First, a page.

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5 Old Wives Tales About Pregnancy And Babies You Can Safely Ignore

While a lot of them can seem silly to modern parents, they may still be important to your family members, community or culture.

12/07/2017 09:18 EST | Updated 12/07/2017 09:18 EST

Something about pregnancy and babies seems to invite input from everyone around you, including strangers. Almost every new parent has a story about a random person on the street coming up to them and rubbing their belly, cooing at the baby and, of course, giving advice. Usually that advice is about making sure baby is warm enough, maybe suggestions about sleep, or about what and how your baby eats.

Then there are the pieces of advice that seem so unusual that you have to take a moment to wrap your head around what you were just told.

Much of the time, these awkward pieces of advice are based on old wives tales that have been passed down for generations. Many of them are based on traditions and beliefs that go back hundreds of years. While a lot of them can seem silly to modern parents, they may still be important to your family members, community or culture.

Ranging from predicting baby's sex to what to eat and sleep, these pieces of advice can range from sweet to just plain strange.

1. It's a...

Before ultrasound, the only way to know the sex of the baby was to wait until they were born. But that didn't stop people from guessing! Some of the most common old wives tales are about knowing if you are having a boy or a girl, but many of them are contradictory. Some will tell, you that if you are "carrying high" it's a girl, or low it's a boy. Others will say that baby girls result in more morning sickness (a claim I'm sure many moms-of-boys will dispute!) and cause acne for mom. The truth is that all these predictions are right — about 50 per cent of the time. No matter what Great Aunt Mabel thinks, there is no way to know the sex of the baby based on your body.

2. How much control do you really have?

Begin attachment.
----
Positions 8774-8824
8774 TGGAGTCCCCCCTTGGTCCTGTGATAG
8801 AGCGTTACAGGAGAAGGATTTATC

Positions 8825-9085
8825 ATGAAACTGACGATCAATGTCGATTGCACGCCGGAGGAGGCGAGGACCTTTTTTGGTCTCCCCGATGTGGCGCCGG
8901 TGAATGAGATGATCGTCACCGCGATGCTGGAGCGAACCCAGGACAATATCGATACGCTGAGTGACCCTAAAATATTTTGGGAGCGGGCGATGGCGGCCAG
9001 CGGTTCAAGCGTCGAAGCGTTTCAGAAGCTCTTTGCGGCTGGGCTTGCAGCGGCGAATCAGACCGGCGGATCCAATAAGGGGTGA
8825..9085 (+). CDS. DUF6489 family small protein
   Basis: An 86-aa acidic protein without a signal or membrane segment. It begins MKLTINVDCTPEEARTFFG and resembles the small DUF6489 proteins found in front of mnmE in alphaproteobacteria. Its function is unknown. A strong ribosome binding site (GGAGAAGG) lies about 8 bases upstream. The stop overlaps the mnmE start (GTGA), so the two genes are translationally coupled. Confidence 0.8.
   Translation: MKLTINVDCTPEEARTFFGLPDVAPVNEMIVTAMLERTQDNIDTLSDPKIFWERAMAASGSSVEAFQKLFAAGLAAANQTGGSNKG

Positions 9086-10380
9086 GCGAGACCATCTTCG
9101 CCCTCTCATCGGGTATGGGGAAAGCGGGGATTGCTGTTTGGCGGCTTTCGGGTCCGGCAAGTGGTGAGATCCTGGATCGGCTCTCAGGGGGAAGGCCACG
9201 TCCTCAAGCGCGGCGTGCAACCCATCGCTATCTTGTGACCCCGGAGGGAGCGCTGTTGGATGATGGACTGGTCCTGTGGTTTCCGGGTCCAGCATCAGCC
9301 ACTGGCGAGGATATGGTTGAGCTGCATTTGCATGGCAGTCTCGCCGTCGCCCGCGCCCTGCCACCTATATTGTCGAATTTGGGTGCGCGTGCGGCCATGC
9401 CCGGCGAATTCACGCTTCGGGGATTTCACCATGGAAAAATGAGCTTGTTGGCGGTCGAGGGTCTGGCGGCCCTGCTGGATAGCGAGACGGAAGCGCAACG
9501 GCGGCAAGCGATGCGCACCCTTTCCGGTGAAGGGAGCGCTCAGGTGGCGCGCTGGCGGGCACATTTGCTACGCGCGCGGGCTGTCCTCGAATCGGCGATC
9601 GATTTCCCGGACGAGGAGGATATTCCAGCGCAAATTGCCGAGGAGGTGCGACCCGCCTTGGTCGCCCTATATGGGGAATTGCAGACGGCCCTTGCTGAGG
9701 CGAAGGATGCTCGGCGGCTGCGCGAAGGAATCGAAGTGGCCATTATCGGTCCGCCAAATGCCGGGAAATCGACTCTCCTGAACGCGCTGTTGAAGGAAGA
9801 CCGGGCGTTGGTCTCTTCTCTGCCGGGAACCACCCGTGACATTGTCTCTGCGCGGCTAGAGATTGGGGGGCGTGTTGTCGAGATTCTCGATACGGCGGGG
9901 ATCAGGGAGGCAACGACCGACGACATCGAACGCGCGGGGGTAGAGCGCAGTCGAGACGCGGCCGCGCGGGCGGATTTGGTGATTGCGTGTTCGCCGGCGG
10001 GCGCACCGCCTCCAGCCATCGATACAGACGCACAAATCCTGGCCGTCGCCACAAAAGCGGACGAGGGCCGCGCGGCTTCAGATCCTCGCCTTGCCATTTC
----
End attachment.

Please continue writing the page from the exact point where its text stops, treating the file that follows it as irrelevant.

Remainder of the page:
"Don't lift your arms above your head or the umbilical cord will get wrapped around their neck!" Most assuredly advice from a time when pregnancy and birth were largely unexplained and misunderstood, this particular gem is more likely to elicit a chuckle than anything else. Your movement during pregnancy won't affect the umbilical cord.

3. Cat "magic" and babies don't mix

Another often repeated myth is that cats must be kept away from the baby because the smell of the milk in their mouth will attract the cat and the cat will steal the baby's breath, causing them to suffocate. Based on the historical association of cats and witches, this one is completely false. While it is a good idea to keep fluffy out of the crib for a lot of reasons, breath-stealing is not one of them.

4. Flip-flop baby's sleeping habits

Most babies are born with their days and nights mixed up. Often their best sleep comes during the day and they are more active and alert at night. While this usually resolves itself within a few weeks as the infant's circadian rhythms establish, the jolt into sleep deprivation can lead desperate parents to try nearly anything. Unfortunately, "flipping" baby head over heels to change their sleeping patterns won't reset their internal schedule. But time, frequent feeds during the day, and a quiet, dim atmosphere at night will.

5. The best form of birth control after pregnancy

Possibly one of the most common and enduring myths is that you cannot get pregnant while you are breastfeeding. While there is some truth that lactation amenorrhea method (LAM) can prevent ovulation and menstruation, it is not a reliable form of birth control if you are trying to prevent pregnancy. Furthermore, because of ovulation menstruation, you might become pregnant without ever having a period, which can make dating your pregnancy more difficult. If you don't want baby number two just yet while you are breastfeeding, it's best to use a birth control method other than this old wives tale.

Old wives tales were often formed out of a lack of understanding. With the introduction of modern medicine and a deeper understanding of pregnancy and how your body changes before and after you welcome your little one into the family, there are a lot more options when it comes to information sources. You can still love your Great Aunt Mabel, but you don't have to take all of her advice.

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